As the Shadow Minister for Health in the Lords, I am fully signed-up to the public health objectives with regard to tobacco. In particular, I believe that it is important that we continue to take steps to reduce the take-up of smoking by young people. I supported the ban on tobacco advertising and promotion in 2002 and the recent raising of the age threshold for the sale of tobacco products to 18. I support any reasonable measures that are based on sound, convincing evidence. But I am not convinced by the evidence for what the Government is now proposing – prohibiting displays of tobacco products in shops.
The Government claims that by banning displays, fewer young people would take up smoking. Yet there is little evidence that this would be the case, either in the experience of countries that have introduced bans – such as Iceland and Canada – or in the research that has been undertaken into youngsters’ perceptions of displays.
Is it not obvious that, if you show one youngster a photograph of a point-of-sale in a shop without a tobacco display, and a second youngster a photograph with a tobacco display, the second youngster is likely to have a better recall of cigarette brands than the first? Yet from that kind of simplistic research, the conclusion has been drawn that youngsters are influenced by product displays and are more likely to become smokers as a result. That is not convincing evidence; it is pure speculation. It in no way justifies the creation of a new criminal offence for displaying cigarettes which in any case cannot legally be sold to persons under 18.
It is well researched fact that young people are influenced by having parents who smoke, by their friends, by wanting to seem cool and more adult. Rather than just banning displays, therefore, our party is committed to exploring meaningful policies which would bring effective public health benefits. In the House of Lords I moved an amendment to ban the purchase of tobacco on behalf of children. The Government’s own figures demonstrate that this is the most serious component part of youth access to tobacco. Quite so, and we would address this gap in the law, where the Government has failed to do so.
I would also like to increase the availability of Nicotine Replacement Therapy. These alternative products, there to give support to those who would like to give up smoking, should be put on prominent display in shops. As a counterpart to this I would like an increased range of staff within the NHS to be able to prescribe them, and for more research to be done into generic alternatives.
These provisions would reduce smoking in our society and improve public health. Unlike the proposed display ban in shops, they are substantiated by real evidence.
There is, however, a perfectly acceptable, ready-made alternative to the banning of displays. At the time of the passage of the Tobacco Advertising and Promotion Act 2002, the Government said that it was satisfied with the way in which tobacco products were displayed in shops. But, just in case circumstances might change, they added powers to the legislation that enabled them to regulate the size and content of tobacco displays. They have not made any such regulations over the past seven years. Why not?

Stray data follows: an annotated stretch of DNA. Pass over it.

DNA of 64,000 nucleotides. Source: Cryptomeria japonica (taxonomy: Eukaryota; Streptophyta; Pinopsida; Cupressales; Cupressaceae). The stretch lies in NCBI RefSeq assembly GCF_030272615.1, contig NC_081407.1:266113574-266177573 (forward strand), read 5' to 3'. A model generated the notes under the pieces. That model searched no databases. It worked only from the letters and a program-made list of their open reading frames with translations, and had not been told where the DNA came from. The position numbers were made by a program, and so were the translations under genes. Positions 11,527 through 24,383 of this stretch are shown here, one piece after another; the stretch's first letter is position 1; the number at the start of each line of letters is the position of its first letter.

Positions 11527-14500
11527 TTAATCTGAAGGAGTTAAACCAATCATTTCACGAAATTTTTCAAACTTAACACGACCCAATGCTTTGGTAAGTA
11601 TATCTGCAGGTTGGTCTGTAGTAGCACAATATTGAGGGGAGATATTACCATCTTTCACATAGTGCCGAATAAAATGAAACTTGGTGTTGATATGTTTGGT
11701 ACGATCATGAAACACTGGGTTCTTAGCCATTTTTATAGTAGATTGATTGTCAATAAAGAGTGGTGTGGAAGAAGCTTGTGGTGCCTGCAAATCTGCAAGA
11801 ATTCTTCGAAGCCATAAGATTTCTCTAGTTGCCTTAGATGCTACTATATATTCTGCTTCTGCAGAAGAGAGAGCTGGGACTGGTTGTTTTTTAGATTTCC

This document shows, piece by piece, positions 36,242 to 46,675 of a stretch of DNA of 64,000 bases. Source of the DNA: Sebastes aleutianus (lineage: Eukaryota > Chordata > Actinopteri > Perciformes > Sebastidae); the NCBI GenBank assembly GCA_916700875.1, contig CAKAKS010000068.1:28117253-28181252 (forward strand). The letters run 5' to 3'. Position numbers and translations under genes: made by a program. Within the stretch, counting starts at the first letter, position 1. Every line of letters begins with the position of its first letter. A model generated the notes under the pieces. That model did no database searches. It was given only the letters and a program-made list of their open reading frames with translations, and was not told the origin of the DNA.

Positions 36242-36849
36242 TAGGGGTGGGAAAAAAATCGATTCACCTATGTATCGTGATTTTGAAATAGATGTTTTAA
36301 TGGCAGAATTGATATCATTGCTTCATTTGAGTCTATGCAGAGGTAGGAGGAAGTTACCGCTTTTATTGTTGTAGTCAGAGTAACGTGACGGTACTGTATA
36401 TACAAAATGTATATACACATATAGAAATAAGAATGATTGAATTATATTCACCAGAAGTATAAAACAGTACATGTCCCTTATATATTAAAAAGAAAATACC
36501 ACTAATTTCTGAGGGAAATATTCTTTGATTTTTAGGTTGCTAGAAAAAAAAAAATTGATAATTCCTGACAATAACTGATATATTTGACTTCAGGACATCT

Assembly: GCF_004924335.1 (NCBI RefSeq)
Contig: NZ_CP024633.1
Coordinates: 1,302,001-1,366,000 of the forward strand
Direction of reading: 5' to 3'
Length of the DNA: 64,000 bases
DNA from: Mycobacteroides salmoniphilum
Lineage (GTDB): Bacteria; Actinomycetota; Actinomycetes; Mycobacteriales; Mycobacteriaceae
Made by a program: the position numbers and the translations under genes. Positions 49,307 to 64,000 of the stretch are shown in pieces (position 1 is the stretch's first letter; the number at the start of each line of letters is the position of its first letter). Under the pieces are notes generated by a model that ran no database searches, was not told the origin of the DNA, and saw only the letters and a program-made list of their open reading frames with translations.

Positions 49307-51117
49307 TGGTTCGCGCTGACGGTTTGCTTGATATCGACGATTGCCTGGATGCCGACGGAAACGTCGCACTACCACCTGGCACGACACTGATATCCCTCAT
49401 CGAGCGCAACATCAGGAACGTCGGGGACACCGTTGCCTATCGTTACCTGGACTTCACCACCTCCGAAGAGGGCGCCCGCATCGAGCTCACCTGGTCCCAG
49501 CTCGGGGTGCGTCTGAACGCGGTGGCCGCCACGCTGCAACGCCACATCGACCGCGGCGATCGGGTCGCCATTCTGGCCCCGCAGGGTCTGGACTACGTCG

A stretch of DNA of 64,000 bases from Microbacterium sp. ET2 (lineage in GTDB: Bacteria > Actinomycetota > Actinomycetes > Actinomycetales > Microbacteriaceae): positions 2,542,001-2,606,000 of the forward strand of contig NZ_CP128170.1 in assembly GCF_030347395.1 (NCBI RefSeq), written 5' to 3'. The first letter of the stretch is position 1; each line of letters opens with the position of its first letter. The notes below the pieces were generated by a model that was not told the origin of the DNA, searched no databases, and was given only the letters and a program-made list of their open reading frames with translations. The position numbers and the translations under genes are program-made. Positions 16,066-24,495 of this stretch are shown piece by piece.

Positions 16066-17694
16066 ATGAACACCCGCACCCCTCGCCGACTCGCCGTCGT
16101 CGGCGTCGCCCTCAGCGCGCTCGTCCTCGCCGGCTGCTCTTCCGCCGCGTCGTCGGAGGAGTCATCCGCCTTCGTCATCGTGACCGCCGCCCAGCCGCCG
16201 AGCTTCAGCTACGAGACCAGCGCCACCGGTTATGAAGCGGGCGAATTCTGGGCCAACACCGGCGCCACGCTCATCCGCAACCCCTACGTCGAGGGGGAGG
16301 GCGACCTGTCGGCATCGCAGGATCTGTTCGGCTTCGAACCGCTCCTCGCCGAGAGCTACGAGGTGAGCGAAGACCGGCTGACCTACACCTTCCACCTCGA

I particularly worry about the impact that a prohibition would have on shops, not least small corner shops, in what are bound to be years of hard times. It is retailers who will have to bear the cost of the ban, by either covering the gantry or selling their tobacco products from an under the counter unit. Small retailers fear that the ban will reduce ‘footfall’ in their shops and thus reduce total turnover. For many shops this would be extremely serious.
Retail experts have estimated that a ban is likely to cost a small newsagent a minimum of £2,000 and supermarkets around £25,000 for each outlet. The response of Ministers has been that the cost for small retailers is likely to be no more than £500. They have also said that, in recognition of the current economic crisis, they will introduce the ban in two stages – for large shops in 2011 and small shops in 2013. They seem not to have heard that most economists around the world are predicting an economic downturn whose effects will be felt way beyond those years.
I am in no way seeking to suggest that there should be a crude trade-off between public health benefits and economic considerations. Rather, the public health benefits have not been robustly demonstrated and the harm that a ban would inflict is likely to be wholly disproportionate. Many small shops that play a vital role in their local community have predicted that the overall cost of the ban to them is likely to put them out of business.
Quite apart from the costs to retailers of complying with the ban they, and others, fear that the ban will increase the illicit trade in smuggled and counterfeit tobacco products that on the Government’s own admission, is currently costing the Exchequer over £3 billion a year and, up to £26 billion since 2000. Since display bans were introduced in many parts of Canada, smuggled tobacco sales there have rocketed. In the UK, in very many places, ‘black market’, half price, tobacco products sold by illicit traders are already the greatest threat in terms of competition to small shops. With a display ban, the illicit trade will benefit. That has its own serious risks for smoking by young people. The illicit trader does not care about the age of his customers.
In contrast, our party is committed to exploring new ways to combat tobacco smuggling and has convened a cross-departmental group of Shadow Ministers for that purpose.
In its eagerness to ban displays, the Government is passing over other measures that would have real effect on smoking by young people. It should instead include these in the current Health Bill that is in Parliament.